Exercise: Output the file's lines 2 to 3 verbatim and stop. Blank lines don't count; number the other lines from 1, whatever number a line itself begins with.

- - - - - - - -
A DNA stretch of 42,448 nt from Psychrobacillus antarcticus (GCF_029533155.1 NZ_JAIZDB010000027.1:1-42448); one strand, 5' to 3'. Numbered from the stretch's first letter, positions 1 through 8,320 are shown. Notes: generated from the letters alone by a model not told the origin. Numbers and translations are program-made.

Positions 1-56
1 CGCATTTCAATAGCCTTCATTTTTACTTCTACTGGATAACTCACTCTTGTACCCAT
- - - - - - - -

Positions 1-56
1 CGCATTTCAATAGCCTTCATTTTTACTTCTACTGGATAACTCACTCTTGTACCCAT